Miguel Taylor writes, best cialis
Dear editor, tadalafil last week my letter spoke to several post hurricane issues, particularly as it related to price gouging, and the exigency order that the government implemented. This week rather, if you would permit, I would to express some views on power restoration, particularly on the island of Grand Bahama.
In a 2014 article by Robert Brenner, published by the website “Survival Life,” it stated in part that “there is a psychological effect on people that often occurs during extended power outages. As time passes without electricity, people who depend on their ability to communicate or move freely get agitated, worried, and sometimes panic.” He later referred to this as the “power outage panic response” –POPR for short. They get anxious. They can get irritable. And they can act in ways they normally would not act. This is when normal people do abnormal things. Some lose control and begin stealing from others. Some do much worse. This makes safety and security an issue to those who intend to remain and “tough it out.”
I find myself in complete bewilderment as it relates to power restoration efforts on this island. To date, since the passage of Hurricane Matthew, if I am not mistaken, I think we are at 38%(give or take) of successful electricity restoration. With a population of about fifty thousand, in my mind this is not a figure to brag about…albeit those who now have power to their homes are quite happy; but nonetheless, the numbers remain unsatisfactory in the grand scheme of things.
So I question, what the hell is going on? I hold the view this is nothing more than organized chaos, supported by generic public relations. Further to that, I cannot say definitely whether or not these restoration efforts are fueled by personal/ political agendas of some the operatives inside this particular utility company. I just cannot!
My limited knowledge of the industry tells me that in post disaster power restoration efforts, the essential services are priority. From my view, where this island is concerned, these include the hospital, gateways (sea & air), potable water, and law enforcement. What we do know is that it was not until the administrator of the tertiary healthcare facility here, indicated on radio that her facility was not on the first list of entities/ areas to be electrified, that expedient steps to resolve that matter was taken. What we do know is that, it was not until last week, that the one substantive ministry on the island was electrified. The one full representation of Central Government on the island is not a priority? I find that contemptuous towards the government!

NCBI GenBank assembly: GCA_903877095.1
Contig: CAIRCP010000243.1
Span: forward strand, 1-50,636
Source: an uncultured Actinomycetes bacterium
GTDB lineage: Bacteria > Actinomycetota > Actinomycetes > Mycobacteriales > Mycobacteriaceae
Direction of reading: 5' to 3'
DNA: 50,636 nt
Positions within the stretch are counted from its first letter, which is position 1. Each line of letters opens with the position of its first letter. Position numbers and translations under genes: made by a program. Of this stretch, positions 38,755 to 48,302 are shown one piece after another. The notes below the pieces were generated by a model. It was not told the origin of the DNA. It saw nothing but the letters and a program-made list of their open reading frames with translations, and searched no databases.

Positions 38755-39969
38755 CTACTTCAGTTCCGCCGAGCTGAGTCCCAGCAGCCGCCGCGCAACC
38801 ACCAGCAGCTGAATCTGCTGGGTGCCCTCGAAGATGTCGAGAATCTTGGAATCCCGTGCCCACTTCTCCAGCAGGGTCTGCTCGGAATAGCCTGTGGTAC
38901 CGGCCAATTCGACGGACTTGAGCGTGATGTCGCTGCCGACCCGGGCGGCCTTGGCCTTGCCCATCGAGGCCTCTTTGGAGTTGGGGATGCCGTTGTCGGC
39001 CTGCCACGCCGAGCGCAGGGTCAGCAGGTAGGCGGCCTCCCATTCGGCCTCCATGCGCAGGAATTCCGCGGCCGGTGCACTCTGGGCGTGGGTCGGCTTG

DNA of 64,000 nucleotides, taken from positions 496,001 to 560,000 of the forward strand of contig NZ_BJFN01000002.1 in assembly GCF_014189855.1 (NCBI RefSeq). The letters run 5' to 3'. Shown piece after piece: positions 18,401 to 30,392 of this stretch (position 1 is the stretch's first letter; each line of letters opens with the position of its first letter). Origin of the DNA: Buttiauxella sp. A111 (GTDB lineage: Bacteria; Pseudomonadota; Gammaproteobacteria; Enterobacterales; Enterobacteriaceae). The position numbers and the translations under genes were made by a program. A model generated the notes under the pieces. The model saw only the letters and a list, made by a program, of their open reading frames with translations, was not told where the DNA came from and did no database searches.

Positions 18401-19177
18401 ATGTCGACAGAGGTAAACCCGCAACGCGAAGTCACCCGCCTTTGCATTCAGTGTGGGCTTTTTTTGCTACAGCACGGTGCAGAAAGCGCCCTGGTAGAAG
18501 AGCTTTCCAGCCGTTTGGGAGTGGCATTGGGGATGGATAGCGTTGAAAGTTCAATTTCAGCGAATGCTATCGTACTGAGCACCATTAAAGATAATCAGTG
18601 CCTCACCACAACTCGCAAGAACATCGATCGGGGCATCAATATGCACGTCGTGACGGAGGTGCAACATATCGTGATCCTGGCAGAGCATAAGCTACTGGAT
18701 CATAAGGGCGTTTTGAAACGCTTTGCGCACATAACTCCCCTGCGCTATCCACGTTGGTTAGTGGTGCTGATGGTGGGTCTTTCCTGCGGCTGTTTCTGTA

I have heard many who have tried to use the comparison between past dual hurricanes-Jeane & Francis, to that of the most recent Hurricane Matthew. The focal point of their argument is that back then, we waited much longer than the present for power restoration. My response to them was, and remains that, that was twelve years ago…What did we learn? I have likened it to frequent power issues faced in Nassau, where the executives of the power company there, can explain in detail why there are so many power outages; but yet, they cannot keep the damn thing fixed. But this time around, post hurricane, even them can receive a little bit of praises, as their numbers are in the high 90 percentile…and they have more people! Asking this author to be patient, and grateful, means nothing.
No one need explain the science of storms, and devastation to me. I am quite knowledgeable of it? However, was there a contingency plan in place….if so, did it make sense? The consumer cares not of the technicalities behind the scenes. All they know is their power is out, and want to know how soon it will be restored. At this point, frustrations are common and should be expected.
If I am to offer any commendations to the power company here, I would have to commend the crews they brought in from Tampa, and Nova Scotia. It was quite obvious these boys came here to work. Their work ethic is just beaming off them. I hope our boys seek to take a page out of their books…the contrast between the two is far and wide.
Maybe one day we will get it right…no?
From the new Bahamian Sahara, with daily reminders of our third world status,
I am etc.,
Miguel D. Taylor, ESQ